... without a run or a hit or even a scratch. Then I went after him. I collared him and his manager, and there, surrounded by the gaping players, I bought him and signed him before any of them knew exactly what I was about. I did not haggle. I asked the manager what he wanted and produced the cash; I asked Hurtle what he wanted, doubled his ridiculously modest demand, paid him in advance, and got his name to the contract. Then I breathed a long, deep breath; the first one for weeks. Something ...
— The Redheaded Outfield and Other Baseball Stories • Zane Grey

... opportunities. The war has stirred the Empire to a sense of itself, to a sense of what it might be. Of course this Tariff Reform row is a squalid nuisance; it may kill out all the fine spirit again before anything is done. Everything will become a haggle, a chaffering of figures.... All the more reason why we should try and save things from the commercial traveller. If the Empire is anything at all, it is something infinitely more than a combination ...
— The Passionate Friends • Herbert George Wells

... discover that your dog has hydrophobia, it is absolutely foolish to try to cure him of the disease. The best plan is to trade him off at once for anything you can get. Do not stop to haggle over the price, but close him right ...
— Remarks • Bill Nye

... hang!' and the talk is all to do over again—once, twice, twenty times in the long night. Then says one, at last, 'The fight was a fair fight. Let us take blood-money, a little more than is offered by the slayer, and we will say no more about it.' Then do they haggle over the blood-money, for the dead was a strong man, leaving many sons. Yet before amratvela (sunrise) they put the fire to him a little, as the custom is, and the dead man comes to me, and HE says no more about it. Aha! my children, the Mugger knows—the Mugger knows—and my ...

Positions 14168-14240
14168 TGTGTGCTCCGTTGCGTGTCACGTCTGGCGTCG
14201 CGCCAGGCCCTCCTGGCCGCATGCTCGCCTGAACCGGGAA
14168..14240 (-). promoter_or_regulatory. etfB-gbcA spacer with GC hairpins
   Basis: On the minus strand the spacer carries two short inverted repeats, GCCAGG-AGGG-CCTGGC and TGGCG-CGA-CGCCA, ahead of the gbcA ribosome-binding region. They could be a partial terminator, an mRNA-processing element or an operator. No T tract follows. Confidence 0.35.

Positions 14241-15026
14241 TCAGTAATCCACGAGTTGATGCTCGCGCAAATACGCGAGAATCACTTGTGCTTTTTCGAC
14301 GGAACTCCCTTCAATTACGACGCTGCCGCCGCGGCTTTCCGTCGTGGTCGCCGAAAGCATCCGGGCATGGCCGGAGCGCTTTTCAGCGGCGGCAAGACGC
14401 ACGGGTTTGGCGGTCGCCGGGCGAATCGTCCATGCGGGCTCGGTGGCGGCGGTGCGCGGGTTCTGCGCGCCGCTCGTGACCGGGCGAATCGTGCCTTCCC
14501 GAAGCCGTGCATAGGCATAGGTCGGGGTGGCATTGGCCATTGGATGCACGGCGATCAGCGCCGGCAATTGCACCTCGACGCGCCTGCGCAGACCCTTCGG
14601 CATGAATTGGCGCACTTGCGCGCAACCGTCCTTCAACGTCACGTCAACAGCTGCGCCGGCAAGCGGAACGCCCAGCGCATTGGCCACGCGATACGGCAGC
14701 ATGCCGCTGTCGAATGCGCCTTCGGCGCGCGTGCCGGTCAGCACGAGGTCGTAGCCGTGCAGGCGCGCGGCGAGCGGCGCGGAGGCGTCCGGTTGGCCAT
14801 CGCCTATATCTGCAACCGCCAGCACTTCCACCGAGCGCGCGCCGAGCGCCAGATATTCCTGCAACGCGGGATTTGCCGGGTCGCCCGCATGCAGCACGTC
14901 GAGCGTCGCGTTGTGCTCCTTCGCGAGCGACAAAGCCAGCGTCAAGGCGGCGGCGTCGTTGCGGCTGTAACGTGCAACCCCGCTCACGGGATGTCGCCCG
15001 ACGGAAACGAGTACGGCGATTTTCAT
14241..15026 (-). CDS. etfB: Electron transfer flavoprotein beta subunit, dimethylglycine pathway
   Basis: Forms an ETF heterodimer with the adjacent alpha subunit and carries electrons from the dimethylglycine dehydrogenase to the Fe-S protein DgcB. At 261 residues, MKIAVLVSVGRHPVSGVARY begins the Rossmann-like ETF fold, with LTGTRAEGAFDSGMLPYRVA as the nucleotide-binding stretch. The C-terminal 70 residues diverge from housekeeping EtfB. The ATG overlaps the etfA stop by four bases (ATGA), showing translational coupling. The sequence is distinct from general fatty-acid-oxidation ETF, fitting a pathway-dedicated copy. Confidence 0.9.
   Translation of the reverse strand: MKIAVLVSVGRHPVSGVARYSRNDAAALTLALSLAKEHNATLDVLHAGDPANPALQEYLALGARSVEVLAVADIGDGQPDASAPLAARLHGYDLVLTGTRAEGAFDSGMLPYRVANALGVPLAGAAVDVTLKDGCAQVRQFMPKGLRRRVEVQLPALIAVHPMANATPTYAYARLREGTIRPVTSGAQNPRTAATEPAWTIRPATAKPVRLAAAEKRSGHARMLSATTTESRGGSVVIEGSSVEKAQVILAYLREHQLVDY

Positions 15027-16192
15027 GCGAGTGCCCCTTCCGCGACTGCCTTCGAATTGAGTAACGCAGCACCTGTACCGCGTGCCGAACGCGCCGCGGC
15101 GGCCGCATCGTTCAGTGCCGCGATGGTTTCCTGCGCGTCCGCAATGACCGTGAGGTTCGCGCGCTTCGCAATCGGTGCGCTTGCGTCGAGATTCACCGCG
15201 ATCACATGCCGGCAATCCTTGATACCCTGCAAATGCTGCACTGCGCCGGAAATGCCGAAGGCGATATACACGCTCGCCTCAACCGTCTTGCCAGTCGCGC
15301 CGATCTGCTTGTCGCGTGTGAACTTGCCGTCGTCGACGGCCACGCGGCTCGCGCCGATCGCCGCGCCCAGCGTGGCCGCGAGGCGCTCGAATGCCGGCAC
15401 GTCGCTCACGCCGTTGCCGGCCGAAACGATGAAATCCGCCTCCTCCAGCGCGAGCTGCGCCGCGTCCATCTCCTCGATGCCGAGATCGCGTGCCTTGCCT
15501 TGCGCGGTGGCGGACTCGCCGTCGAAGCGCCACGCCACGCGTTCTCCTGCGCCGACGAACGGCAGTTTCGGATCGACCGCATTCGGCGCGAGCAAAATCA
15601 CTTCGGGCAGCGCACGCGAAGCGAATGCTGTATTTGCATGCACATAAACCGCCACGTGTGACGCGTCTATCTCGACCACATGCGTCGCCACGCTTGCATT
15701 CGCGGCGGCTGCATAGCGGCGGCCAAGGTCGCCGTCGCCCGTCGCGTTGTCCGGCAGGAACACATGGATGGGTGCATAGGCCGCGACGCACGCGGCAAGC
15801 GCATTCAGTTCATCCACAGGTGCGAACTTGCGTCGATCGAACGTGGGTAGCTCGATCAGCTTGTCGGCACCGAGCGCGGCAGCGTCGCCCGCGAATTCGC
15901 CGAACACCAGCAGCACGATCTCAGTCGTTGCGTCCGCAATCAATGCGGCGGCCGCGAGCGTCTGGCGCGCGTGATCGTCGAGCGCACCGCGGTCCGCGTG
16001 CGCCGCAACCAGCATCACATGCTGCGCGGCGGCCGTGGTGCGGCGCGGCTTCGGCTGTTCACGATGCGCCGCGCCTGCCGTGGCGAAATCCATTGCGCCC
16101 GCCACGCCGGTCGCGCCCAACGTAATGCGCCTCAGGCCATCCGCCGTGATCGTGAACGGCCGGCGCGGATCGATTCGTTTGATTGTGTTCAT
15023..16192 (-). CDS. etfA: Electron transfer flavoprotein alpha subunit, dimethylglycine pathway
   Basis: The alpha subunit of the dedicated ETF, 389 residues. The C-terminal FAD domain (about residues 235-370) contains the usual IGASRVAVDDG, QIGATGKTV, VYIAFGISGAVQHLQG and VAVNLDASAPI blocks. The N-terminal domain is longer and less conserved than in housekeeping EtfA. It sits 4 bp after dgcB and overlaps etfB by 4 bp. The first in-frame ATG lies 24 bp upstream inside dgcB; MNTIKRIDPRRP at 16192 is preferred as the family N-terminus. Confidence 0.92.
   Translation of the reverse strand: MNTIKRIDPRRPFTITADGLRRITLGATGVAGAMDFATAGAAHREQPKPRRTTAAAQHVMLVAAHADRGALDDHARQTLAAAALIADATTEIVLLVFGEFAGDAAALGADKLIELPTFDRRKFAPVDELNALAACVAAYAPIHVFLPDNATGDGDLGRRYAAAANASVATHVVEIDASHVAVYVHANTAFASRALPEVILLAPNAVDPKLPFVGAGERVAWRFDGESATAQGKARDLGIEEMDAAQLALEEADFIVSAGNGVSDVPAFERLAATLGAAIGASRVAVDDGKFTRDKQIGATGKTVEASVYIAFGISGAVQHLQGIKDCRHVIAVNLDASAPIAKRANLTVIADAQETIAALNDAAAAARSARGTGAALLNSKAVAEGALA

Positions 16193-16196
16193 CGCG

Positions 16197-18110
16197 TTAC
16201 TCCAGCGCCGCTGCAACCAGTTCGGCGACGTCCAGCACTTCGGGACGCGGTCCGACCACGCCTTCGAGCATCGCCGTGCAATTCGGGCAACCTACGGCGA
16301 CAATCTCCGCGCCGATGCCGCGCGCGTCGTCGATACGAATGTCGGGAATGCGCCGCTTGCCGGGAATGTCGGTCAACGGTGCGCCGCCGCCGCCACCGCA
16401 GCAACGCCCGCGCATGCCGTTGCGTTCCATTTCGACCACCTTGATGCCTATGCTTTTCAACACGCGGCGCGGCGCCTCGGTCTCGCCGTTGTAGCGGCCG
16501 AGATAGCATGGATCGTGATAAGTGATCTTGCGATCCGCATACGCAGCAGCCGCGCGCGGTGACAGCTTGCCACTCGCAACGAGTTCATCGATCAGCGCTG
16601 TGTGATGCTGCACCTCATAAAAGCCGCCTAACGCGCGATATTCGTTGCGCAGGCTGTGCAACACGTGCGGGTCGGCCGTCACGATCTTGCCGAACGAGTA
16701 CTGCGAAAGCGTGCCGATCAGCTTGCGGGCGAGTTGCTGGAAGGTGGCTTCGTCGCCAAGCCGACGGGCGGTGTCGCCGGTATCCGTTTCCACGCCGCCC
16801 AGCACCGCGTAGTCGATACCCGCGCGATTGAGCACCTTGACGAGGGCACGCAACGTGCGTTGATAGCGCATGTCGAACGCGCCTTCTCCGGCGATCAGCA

— The Second Jungle Book • Rudyard Kipling

... par, if you cannot do better; we are not going to haggle over a few thousand francs; only, when this transaction is arranged, Monsieur Dutocq must pledge us either his assistance, or, at the very least, his neutrality. After what you have said of the other marriage, it is unnecessary for me to warn you that there is not ...
— The Lesser Bourgeoisie • Honore de Balzac

... conversation with any one of importance she could not resist calling him "my dear," to come morally near him. Her commands had more fulness. In giving her orders, she had the manner of a commander-in-chief, and it was useless to haggle when she had spoken. The best thing to do was to obey, as well and ...
— Serge Panine, Complete • Georges Ohnet